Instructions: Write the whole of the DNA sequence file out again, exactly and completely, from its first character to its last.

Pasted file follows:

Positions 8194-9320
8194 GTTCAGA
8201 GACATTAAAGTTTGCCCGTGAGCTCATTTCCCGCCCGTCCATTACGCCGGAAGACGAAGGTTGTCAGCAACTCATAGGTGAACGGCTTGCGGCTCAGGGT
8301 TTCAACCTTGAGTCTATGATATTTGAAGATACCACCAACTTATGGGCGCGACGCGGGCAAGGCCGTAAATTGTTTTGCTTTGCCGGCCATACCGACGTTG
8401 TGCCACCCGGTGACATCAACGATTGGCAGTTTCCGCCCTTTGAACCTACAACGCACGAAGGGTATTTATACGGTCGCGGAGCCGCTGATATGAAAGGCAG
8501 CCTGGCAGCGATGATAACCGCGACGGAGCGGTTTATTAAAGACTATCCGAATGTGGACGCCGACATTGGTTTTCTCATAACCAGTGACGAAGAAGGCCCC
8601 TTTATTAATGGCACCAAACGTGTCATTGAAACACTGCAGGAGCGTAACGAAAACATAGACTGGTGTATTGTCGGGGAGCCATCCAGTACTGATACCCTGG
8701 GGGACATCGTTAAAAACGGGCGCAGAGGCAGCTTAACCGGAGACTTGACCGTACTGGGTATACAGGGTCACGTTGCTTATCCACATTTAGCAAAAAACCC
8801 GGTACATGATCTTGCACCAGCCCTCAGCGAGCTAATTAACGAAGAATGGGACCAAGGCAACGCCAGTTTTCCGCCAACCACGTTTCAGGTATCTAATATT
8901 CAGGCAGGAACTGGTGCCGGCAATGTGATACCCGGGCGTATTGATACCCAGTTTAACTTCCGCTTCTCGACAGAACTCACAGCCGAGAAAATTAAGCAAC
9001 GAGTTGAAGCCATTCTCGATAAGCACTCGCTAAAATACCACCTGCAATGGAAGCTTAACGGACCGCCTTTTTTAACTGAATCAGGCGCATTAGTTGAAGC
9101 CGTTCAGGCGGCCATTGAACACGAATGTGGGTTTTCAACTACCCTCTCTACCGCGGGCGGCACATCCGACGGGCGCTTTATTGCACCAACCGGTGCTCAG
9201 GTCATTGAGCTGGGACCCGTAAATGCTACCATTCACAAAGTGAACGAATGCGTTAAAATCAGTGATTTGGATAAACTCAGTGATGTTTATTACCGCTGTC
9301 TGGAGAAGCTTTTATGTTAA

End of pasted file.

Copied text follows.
Positions 8194-9320
8194 GTTCAGA
8201 GACATTAAAGTTTGCCCGTGAGCTCATTTCCCGCCCGTCCATTACGCCGGAAGACGAAGGTTGTCAGCAACTCATAGGTGAACGGCTTGCGGCTCAGGGT
8301 TTCAACCTTGAGTCTATGATATTTGAAGATACCACCAACTTATGGGCGCGACGCGGGCAAGGCCGTAAATTGTTTTGCTTTGCCGGCCATACCGACGTTG
8401 TGCCACCCGGTGACATCAACGATTGGCAGTTTCCGCCCTTTGAACCTACAACGCACGAAGGGTATTTATACGGTCGCGGAGCCGCTGATATGAAAGGCAG
8501 CCTGGCAGCGATGATAACCGCGACGGAGCGGTTTATTAAAGACTATCCGAATGTGGACGCCGACATTGGTTTTCTCATAACCAGTGACGAAGAAGGCCCC
8601 TTTATTAATGGCACCAAACGTGTCATTGAAACACTGCAGGAGCGTAACGAAAACATAGACTGGTGTATTGTCGGGGAGCCATCCAGTACTGATACCCTGG
8701 GGGACATCGTTAAAAACGGGCGCAGAGGCAGCTTAACCGGAGACTTGACCGTACTGGGTATACAGGGTCACGTTGCTTATCCACATTTAGCAAAAAACCC
8801 GGTACATGATCTTGCACCAGCCCTCAGCGAGCTAATTAACGAAGAATGGGACCAAGGCAACGCCAGTTTTCCGCCAACCACGTTTCAGGTATCTAATATT
8901 CAGGCAGGAACTGGTGCCGGCAATGTGATACCCGGGCGTATTGATACCCAGTTTAACTTCCGCTTCTCGACAGAACTCACAGCCGAGAAAATTAAGCAAC
9001 GAGTTGAAGCCATTCTCGATAAGCACTCGCTAAAATACCACCTGCAATGGAAGCTTAACGGACCGCCTTTTTTAACTGAATCAGGCGCATTAGTTGAAGC
9101 CGTTCAGGCGGCCATTGAACACGAATGTGGGTTTTCAACTACCCTCTCTACCGCGGGCGGCACATCCGACGGGCGCTTTATTGCACCAACCGGTGCTCAG
9201 GTCATTGAGCTGGGACCCGTAAATGCTACCATTCACAAAGTGAACGAATGCGTTAAAATCAGTGATTTGGATAAACTCAGTGATGTTTATTACCGCTGTC
9301 TGGAGAAGCTTTTATGTTAA